Report: Marketer claims Bush received $280K in benefits at USC
LOS ANGELES -- A sports marketer will give NCAA investigators financial records and other evidence linking Reggie Bush and his family to nearly $280,000 in benefits while he was enrolled at Southern California, according to a report Wednesday.
Lloyd Lake, who allegedly provided improper benefits to Bush in 2005, has agreed to meet with NCAA officials and give them evidence to help their investigation, Yahoo! Sports reported on its Web site, citing two unidentified sources.
Yahoo! Sports also reported it had acquired confidential e-mails from officers of New Era Sports & Entertainment, a marketing agency founded by Lake and Michael Michaels with cooperation from Bush and his stepfather, LaMar Griffin. The e-mails show the agency soliciting marketing and memorabilia deals on the running back's behalf, Yahoo! Sports reported.
Both Yahoo! Sports and The Los Angeles Times reported Tuesday that Lake is expected to file a civil lawsuit in San Diego against Bush later this month, seeking to recoup money allegedly given to Bush and his family.
Lake's attorney, Brian Watkins, told The Associated Press on Tuesday he couldn't confirm or deny the reports. Watkins declined to comment about the details mentioned in Wednesday's article, only to say, "The story is very accurate."
Lake and Michaels claimed more than a year ago that they provided money to Bush's family as well as a home for which the family had failed to pay more than $50,000 in rent. The conflict was made public after Bush signed with another sports agent.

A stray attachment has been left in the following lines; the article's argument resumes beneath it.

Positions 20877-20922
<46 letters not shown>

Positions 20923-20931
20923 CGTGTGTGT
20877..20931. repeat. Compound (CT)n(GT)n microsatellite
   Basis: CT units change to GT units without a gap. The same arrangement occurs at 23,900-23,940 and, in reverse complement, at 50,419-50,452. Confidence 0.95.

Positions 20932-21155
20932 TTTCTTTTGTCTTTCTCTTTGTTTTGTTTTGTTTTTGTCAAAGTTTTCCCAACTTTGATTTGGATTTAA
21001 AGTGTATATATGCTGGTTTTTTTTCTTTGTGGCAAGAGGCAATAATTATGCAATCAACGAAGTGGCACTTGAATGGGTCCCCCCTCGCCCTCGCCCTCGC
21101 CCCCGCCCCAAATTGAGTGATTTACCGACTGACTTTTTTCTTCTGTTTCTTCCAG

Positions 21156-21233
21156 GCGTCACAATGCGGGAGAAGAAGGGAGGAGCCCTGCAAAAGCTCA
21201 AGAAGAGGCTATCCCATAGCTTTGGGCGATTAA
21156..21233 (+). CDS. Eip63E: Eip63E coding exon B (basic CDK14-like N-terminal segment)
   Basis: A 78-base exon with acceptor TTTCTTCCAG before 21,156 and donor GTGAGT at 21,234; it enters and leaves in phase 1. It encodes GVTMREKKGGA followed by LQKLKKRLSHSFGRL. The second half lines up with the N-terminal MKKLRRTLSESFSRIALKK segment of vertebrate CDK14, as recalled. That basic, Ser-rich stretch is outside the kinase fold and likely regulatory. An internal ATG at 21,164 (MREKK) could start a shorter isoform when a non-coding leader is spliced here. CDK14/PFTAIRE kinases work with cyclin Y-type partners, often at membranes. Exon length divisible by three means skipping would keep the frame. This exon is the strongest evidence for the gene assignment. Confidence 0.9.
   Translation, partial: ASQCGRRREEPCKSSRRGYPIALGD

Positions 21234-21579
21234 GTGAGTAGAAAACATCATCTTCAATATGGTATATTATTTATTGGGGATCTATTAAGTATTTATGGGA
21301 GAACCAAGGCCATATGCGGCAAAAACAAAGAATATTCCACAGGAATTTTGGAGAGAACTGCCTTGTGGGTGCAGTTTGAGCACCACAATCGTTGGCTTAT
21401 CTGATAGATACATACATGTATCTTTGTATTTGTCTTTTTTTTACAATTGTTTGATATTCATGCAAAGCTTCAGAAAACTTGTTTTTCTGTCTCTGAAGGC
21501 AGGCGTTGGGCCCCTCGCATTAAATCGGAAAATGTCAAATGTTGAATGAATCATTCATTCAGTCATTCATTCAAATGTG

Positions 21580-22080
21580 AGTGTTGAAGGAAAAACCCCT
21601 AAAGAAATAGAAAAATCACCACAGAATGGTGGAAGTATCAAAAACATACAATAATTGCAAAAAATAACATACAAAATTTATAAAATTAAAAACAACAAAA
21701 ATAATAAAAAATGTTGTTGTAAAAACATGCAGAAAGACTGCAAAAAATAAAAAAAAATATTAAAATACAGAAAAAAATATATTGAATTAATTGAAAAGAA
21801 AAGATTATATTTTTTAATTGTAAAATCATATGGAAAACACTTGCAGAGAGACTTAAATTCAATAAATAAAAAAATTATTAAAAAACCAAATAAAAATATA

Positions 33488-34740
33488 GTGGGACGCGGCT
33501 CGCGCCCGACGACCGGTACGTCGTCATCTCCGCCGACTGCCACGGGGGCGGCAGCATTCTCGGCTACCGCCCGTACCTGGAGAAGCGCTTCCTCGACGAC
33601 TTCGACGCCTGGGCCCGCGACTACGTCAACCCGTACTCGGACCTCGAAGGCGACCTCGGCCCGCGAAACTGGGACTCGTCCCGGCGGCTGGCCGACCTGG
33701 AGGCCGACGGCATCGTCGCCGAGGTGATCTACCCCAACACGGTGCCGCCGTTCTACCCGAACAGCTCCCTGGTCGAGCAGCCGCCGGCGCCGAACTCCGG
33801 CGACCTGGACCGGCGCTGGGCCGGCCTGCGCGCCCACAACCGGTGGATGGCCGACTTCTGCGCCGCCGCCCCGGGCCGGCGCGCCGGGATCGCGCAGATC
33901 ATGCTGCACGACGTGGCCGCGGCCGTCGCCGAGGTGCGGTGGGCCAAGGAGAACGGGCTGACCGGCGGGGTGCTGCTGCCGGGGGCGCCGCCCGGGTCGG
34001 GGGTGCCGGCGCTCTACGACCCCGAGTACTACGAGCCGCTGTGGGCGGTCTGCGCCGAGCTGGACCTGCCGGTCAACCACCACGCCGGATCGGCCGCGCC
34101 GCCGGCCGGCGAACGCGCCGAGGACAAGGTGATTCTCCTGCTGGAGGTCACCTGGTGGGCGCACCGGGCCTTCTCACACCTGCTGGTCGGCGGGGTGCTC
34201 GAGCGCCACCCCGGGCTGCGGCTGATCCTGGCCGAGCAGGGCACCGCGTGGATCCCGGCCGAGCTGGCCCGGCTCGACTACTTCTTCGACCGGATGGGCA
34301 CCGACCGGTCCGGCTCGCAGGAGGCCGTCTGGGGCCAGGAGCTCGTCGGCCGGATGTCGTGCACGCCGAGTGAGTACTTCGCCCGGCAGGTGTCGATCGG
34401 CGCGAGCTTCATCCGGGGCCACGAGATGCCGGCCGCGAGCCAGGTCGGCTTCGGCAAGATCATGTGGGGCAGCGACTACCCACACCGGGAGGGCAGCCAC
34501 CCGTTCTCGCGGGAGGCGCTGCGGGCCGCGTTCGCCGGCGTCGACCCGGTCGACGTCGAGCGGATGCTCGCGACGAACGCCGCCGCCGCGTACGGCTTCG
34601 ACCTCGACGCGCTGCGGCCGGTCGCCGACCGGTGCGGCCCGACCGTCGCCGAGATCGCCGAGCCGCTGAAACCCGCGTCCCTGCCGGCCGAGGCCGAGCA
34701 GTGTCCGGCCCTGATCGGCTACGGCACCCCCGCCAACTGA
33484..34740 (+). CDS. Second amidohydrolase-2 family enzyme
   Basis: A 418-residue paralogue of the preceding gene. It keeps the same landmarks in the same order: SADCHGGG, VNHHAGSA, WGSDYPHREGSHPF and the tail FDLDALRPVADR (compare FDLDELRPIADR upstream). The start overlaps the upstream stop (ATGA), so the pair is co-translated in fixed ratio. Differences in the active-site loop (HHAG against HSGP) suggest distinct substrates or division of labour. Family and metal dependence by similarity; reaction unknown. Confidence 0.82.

Bush, the Heisman Trophy winner as a junior in 2005, is in his second year with the New Orleans Saints, having signed a contract reportedly worth up to $60 million. He has said repeatedly that neither he nor his family did anything wrong in dealings with Michaels and Lake.
A phone message left for Bush's attorney, David Cornwell, on Wednesday also wasn't immediately returned.
Michaels reached a settlement with Bush and his family last April. Yahoo! Sports said the settlement was for between $200,000 and $300,000.
If Bush is found to have received improper benefits, USC could be forced to forfeit games. The school could face other sanctions if it's proven that coaches knew or should have known about the alleged benefits.
Also, if Bush is found to have broken NCAA rules during his Heisman-winning season, the award could be revoked.
Copyright 2007 by The Associated Press
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